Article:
If you have a swing arm rear suspension, this should be accompanied by a rear camber compensator (others on here can offer suggestions on which is best).  

If your car is an IRS rear, then you could consider a rear sway bar, not a camber compensator - that's for swingers.

The next step up would be to the 3/4" front sway bar.  It will be a bit harsher ride than the 3/8" but honestly, many people don't notice the difference in ride.  What will be different is that the car will corner flatter when pushed than with the 3/8" bar and that will be noticeable.  I've often thought that a 5/8" front bar would be ideal for a Speedster as the compromise between ride harshness and flat cornering, but I don't know if anyone offers one.

Full disclosure; I have an IRS car and started with just the front, Sway Away 3/4" bar and it flattened things out a lot in the hard corners.  Someone gave me a new sway-away rear 3/4" bar that wouldn't work on their swing arm car (you oldies might remember Andreas, who left MIT to go teach back home in Germany) and I installed that, too.  That made the car corner even flatter than before and I have never been able to break the rear tires loose on track days, even when I was specifically trying to see how far I could push it, both at Roebling Roads, SC and Thompson Raceway, CT.  Those rear tires were 225/40's which have been replaced with 205/50's but I have no track time on the new tires.  

I have zero experience with EMPI sway bars.  All I've ever had or installed for others were from Sway-Away which are great quality and (more importantly) they fit without fuss.

Let's see what others think.....

WORD! I have the Bugpack (now owned by EMPI) version; I imagine it's all the same now and they fit perfectly with their stainless steel/red urethane clamps and bushings. I am not crazy about urethane but at this point is the only thing you can find for this application. Sway-Away is the premium version. With EMPI things are hit or miss; they carry some good parts and some crappy ones. I believe they changed hands sometime ago and their advertisements now say they are more focused on quality than before; which is a good thing.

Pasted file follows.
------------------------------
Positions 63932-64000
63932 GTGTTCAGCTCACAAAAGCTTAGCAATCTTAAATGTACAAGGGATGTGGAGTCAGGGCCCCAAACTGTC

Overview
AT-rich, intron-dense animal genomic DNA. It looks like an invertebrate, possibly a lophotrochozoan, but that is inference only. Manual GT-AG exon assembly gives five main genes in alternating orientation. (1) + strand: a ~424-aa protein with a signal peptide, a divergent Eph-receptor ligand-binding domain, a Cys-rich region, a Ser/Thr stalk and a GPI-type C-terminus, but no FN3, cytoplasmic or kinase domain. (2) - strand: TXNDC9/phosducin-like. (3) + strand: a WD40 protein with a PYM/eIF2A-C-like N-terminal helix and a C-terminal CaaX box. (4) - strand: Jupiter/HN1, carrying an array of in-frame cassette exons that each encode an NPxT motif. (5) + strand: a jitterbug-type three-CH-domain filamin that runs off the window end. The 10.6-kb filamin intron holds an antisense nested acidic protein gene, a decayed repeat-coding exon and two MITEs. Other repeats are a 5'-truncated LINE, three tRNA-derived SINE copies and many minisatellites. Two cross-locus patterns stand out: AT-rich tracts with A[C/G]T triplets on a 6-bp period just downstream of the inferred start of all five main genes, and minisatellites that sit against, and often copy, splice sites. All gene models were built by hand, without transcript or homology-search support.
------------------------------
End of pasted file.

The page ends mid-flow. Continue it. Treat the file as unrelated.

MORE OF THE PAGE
Feeling left out and suffering from a bit of peer pressure I started looking into this today. Looks like the SwayAway 3/4" bar is one if the cheapest out there but it doesn't come with hardware (although afaik, this could be a cached webpage from 10 years ago).

https://swayaway.com/product/v...ll-joint-front-ends/

I found references to a SwayAway camber compensator, too, but found no evidence of it in their website. I guess I'll gave to use the EMPI one.

Based on how my Spider handles now, and all the reports of sway bars, camber compensators and Vredestein Sportracs, I can't even imagine how it's going to handle next summer.

Last edited by dlearl476


The next step up would be to the 3/4" front sway bar.  It will be a bit harsher ride than the 3/8" but honestly, many people don't notice the difference in ride.  What will be different is that the car will corner flatter when pushed than with the 3/8" bar and that will be noticeable.  I've often thought that a 5/8" front bar would be ideal for a Speedster as the compromise between ride harshness and flat cornering, but I don't know if anyone offers one.



Correct, Gordon. In the 70s and I'm guessing the early 80s you could get a 5/8" front bar. For me, the stock bar wasn't quite enough. I bought a 3/4", but it hit my frame longitudinal members. It will be even worse for a Beck, as they use a 3" main tube rather than the Vintage 2".

The 3/4" hit, the car cornered FLAT, but it understeered(Spyder, swing axle, no camber compensator).

So I made my own 5/8"(actually 16mm) from an old 911 front bar.

It has been said(not by me, but can't remember who) that a 5/8" front bar is the best compromise for "hot" street use.

Dave, all you need to do is buy some clamps, and to remove your frame tubes in front of the beam....